DBT is an evidence based treatment designed to help manage impulsive behaviors, emotional responses, and self-destructive urges. DBT was originally developed by Marsha Linehan, Ph.D., ABPP, as a comprehensive cognitive-behavioral treatment. Empirical research has shown that DBT can also help address a variety of other concerns including eating disorders, anxiety disorders, and mood disorders. DBT skills can help you manage stress and live a healthier, more meaningful life.  

A dialectical approach aims to achieve a synthesis among seemingly opposite positions. A core "dialectical dilemma" in DBT is the need to combine acceptance and change. 

OUR DBT TEAM IS INTENSIVELY TRAINED BY THE LINEHAN INSTITUTE/BEHAVIORAL TECH. 

You can learn more about comprehensive DBT programs here.

Our Adolescent DBT Program is based on the "DBT Skills Manual for Adolescents" by Rathus and Miller (2015).  Our 24-week comprehensive program is delivered in a "multi-family" format and includes the several components listed below:

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DBT FOCUSES ON THE ACQUISITION OF 4 CRITICAL SKILL SETS:

MINDFULNESS

DISTRESS TOLERANCE

EMOTION REGULATION

INTERPERSONAL EFFECTIVENESS


Multifamily Skills Classes

Stage 1 & 2:

  • Monday 6-7:30 PM

REACH/Stage 3:

  • Wednesday 5-6pm

WHAT DO I NEED TO KNOW IF I REFER SOMEONE FOR COMPREHENSIVE DBT ?

  • "CONSULTATION-TO-THE-PATIENT" 

    • According to Linehan (1993), the consultation-to-the-patient approach is "quite different from, and sometime diametrically opposite to, the behaviors expected of mental health professionals." Unlike the traditional medical model, "the role of the therapist is to consult with the patient about how to manage other people, rather than to consult with others about how to manage or treat the patient" (Linehan, 1993, p. 411). "The consultation-to-the-patient approach is designed to make sure that if the individual [patient] is not the expert on herself now, she becomes the expert" (Linehan, 1993, p. 422). In other words, DBT providers do not intervene or solve problems for the patient. Because of this approach, our Providers do not speak to family members or other treatment providers without the individual patient being present for or leading the conversation.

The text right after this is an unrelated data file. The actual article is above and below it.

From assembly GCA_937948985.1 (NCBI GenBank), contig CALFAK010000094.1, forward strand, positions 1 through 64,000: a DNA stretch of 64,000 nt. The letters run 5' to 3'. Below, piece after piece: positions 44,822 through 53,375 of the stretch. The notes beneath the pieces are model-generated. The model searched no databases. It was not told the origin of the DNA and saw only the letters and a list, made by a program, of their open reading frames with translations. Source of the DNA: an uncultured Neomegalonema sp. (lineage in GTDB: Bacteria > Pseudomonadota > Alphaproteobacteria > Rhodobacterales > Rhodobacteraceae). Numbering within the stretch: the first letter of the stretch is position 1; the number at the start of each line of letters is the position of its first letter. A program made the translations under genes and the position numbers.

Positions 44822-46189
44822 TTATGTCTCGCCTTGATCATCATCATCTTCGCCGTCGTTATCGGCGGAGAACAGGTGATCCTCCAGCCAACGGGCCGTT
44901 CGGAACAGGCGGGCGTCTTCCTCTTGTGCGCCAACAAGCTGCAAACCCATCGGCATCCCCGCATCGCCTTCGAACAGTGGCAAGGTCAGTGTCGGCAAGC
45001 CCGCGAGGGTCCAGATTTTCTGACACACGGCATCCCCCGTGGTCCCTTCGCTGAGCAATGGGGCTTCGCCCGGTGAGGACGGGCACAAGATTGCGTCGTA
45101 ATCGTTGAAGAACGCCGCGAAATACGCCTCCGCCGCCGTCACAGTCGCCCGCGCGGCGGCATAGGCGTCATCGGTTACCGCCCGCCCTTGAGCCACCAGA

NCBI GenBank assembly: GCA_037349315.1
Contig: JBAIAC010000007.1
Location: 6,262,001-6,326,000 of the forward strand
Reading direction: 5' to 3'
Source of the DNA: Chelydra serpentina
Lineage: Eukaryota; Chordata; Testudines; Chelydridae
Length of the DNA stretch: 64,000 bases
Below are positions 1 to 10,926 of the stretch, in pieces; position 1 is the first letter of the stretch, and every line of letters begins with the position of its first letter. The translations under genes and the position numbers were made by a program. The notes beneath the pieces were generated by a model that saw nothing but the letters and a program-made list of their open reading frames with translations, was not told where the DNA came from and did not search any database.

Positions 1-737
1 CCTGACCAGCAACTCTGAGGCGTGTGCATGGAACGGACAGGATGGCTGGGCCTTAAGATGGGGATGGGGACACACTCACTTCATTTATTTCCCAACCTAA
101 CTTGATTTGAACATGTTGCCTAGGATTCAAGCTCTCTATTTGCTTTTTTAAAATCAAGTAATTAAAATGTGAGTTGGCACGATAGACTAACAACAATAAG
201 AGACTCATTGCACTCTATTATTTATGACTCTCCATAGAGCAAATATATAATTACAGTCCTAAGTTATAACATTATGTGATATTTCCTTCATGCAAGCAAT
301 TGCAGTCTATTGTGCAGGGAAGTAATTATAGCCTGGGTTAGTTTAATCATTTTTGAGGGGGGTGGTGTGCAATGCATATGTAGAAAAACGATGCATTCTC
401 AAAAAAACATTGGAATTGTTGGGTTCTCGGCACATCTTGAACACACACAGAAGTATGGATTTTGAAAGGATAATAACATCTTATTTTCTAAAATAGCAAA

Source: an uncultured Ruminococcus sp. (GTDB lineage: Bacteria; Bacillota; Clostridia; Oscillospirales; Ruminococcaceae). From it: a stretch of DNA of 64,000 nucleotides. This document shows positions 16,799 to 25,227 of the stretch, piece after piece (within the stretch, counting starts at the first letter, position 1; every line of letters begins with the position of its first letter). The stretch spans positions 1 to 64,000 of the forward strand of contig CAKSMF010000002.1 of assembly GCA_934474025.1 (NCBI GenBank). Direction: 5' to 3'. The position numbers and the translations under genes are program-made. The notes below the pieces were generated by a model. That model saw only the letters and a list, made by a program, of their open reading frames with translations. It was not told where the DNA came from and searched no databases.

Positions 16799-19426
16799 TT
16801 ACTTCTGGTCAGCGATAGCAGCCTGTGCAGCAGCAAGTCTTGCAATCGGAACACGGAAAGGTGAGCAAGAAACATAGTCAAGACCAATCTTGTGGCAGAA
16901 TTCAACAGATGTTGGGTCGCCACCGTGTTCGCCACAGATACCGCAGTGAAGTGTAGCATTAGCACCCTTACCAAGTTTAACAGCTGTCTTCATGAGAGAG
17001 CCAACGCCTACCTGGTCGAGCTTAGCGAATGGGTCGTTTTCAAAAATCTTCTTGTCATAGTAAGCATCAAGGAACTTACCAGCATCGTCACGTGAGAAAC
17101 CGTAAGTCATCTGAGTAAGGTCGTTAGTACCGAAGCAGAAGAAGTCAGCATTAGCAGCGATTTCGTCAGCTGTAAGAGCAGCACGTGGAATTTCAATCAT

• PAUSING TREATMENT WITH OTHER THERAPISTS

    • Because of the intensive nature of DBT (i.e., individual therapy, skills class, phone coaching, etc.) and consultation-to-the-patient approach, we STRONGLY suggest individuals in this treatment "press pause" with their other therapists. DBT aims to aid individuals in using DBT skills to manage all of their environment which can be difficult when a patient has multiple individual therapists. 

Linehan, M.M. (1993). Cognitive-Behavioral Treatment of Borderline Personality Disorder. New York: Guilford. 

What's Phone Coaching in DBT?

  • Individuals who participate in Comprehensive DBT may call their individual therapist in order to get help applying and generalizing skills they learn in skills training to their everyday life. Parents will be assigned their own phone coach (i.e., the family therapist) who is different than the adolescent phone coach. 
  • There are three main purposes of phone coaching: 
    • Replace behaviors that could lead to ineffective acts or suicidal gestures.
    • Get feedback and suggestions while practicing your skills. 
    • Relationship repair with your therapist.
  •     Phone coaching is not: 
    •   A suicide hotline. 
    •   Therapy over the phone (e.g. extra individual therapy sessions discussing abstract concerns). 
    •   A way to soothe yourself when you feel bored or lonely, or have no one to talk to.
  • 24-Hour Rule:
    • Your DBT therapist will not allow any phone contact during the 24-hours after a patient has last engaged in self harm. If a patient harms themselves and are in need of imminent medical care, please go to your nearest emergency department or call 911.